Today the 22 December there is a disturbing anniversary. It is today 10 years since the delivery of the judgment of the European Court of Human Rights in the Sejdic and Finci case.
This judgment confirmed the discriminatory nature of the electoral system in Bosnia and Herzegovina – preventing all those not willing or capable to affiliate with a constituent people (i.e. Bosniaks, Croats or Serbs) or not meeting a combination of requirements of ethnic origin and place of residence – from standing for election to the Presidency and the House of the Peoples.
Despite numerous efforts necessary reforms have not been adopted and the situation has been characterised by the Committee of Ministers of the Council of Europe as a manifest breach of Bosnia and Herzegovina’s unconditional obligations under the European Convention on Human Rights, and thus also of its undertakings as a member State of the Council of Europe.
In order to eventually overcome this serious situation and move efficiently forward, the Committee extended already last spring an invitation to a minister of the new government to emerge from the 2018 elections to come to the Council of Europe’s headquarters in Strasbourg, France to discuss the strategy necessary to ensure that constitutional and legislative arrangements are in place before October 2021 i.e. one year before the next 2022 elections. This meeting has been repeatedly postponed as a result of the difficulties in forming a new government after the 2018 elections.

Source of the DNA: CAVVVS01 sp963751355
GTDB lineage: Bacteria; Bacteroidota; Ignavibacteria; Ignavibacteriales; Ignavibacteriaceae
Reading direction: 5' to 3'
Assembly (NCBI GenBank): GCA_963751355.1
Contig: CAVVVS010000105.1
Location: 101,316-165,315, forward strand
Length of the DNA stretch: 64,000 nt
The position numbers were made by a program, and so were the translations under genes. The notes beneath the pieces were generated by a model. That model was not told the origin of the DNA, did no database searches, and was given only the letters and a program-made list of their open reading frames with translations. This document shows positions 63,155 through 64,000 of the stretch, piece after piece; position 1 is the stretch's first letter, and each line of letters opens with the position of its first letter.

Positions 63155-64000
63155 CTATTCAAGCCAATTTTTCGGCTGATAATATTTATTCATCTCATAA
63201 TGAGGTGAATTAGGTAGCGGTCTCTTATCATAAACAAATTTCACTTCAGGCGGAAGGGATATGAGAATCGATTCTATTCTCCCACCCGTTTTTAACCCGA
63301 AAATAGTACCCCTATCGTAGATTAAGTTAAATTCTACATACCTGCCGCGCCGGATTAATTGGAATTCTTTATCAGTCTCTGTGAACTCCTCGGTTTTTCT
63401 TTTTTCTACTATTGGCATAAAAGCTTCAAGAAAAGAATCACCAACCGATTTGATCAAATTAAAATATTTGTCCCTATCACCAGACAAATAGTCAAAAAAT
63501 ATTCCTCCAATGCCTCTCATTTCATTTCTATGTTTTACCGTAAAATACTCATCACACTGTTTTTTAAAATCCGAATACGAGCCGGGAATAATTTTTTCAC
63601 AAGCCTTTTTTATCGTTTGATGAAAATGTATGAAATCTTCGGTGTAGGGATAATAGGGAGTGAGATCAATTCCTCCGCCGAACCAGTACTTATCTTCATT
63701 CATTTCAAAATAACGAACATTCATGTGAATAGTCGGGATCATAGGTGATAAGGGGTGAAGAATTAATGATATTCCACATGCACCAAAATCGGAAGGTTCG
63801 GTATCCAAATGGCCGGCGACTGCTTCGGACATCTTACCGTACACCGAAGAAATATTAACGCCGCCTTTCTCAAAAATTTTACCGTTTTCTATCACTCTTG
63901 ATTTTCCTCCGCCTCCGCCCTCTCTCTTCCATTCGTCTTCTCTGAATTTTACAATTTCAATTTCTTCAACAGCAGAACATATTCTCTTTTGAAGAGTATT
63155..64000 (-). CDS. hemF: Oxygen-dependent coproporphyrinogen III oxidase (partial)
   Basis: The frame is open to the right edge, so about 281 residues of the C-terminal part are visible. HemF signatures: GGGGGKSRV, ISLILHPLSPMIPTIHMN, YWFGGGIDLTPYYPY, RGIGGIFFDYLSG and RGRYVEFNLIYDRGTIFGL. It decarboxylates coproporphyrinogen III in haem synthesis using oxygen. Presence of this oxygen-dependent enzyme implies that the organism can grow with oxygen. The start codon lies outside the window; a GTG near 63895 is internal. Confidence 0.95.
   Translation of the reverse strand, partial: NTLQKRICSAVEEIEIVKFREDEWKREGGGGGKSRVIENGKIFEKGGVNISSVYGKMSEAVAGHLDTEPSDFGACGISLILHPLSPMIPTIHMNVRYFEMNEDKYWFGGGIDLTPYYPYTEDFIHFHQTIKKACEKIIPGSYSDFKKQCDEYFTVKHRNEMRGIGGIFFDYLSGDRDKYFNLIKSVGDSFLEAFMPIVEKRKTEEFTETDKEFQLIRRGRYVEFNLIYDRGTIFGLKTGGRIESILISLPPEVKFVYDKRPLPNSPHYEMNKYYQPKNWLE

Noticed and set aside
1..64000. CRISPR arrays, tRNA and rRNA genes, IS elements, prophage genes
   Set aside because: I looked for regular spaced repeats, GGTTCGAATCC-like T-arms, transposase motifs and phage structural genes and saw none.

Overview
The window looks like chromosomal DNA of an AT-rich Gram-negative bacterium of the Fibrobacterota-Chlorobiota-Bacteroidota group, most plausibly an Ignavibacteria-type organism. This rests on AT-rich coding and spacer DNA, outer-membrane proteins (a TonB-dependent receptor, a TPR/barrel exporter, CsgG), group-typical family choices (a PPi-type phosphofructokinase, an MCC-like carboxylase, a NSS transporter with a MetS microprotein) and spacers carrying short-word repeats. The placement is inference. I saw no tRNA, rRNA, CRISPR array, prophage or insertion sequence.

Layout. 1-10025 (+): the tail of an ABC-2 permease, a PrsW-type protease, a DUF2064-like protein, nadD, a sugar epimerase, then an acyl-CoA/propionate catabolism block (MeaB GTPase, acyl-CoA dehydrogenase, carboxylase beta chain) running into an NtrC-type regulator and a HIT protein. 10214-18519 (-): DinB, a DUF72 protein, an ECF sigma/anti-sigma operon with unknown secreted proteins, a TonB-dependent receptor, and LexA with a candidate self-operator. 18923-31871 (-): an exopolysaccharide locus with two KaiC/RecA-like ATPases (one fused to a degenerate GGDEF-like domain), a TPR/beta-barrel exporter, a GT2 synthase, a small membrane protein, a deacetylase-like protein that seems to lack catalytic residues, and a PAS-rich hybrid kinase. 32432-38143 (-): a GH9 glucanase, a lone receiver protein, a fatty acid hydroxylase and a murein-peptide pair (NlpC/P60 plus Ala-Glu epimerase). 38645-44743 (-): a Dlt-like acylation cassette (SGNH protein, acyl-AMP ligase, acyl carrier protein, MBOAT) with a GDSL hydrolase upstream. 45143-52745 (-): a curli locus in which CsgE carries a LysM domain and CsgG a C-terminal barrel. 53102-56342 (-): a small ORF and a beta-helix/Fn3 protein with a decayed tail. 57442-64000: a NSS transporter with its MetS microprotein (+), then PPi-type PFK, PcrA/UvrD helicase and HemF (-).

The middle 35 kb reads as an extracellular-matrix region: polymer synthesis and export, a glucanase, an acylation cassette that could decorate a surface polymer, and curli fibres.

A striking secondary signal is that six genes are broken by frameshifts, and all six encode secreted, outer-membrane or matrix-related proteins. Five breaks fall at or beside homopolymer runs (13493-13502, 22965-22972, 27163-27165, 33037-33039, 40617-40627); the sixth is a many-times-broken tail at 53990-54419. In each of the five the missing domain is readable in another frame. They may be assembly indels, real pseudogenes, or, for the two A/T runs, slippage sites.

These difficulties have recently been overcome and the long-awaited resumption of the necessary political and legal processes is awaited within shortly. Preliminary contacts between the political leaders and the Council of Europe have already been taken, notably through the Council of Europe Office in Sarajevo and the Council of Europe Department for the Execution of Judgments of the European Court of Human Rights, most recently in the context of a mission 18-20 December 2020.
The necessity of efficient action is underlined by the fact that the Convention should, as expressly stated in the Constitution of Bosnia and Herzegovina, be superior to all laws in the country and that all persons in the country should enjoy the rights and freedoms guaranteed, including in the political field.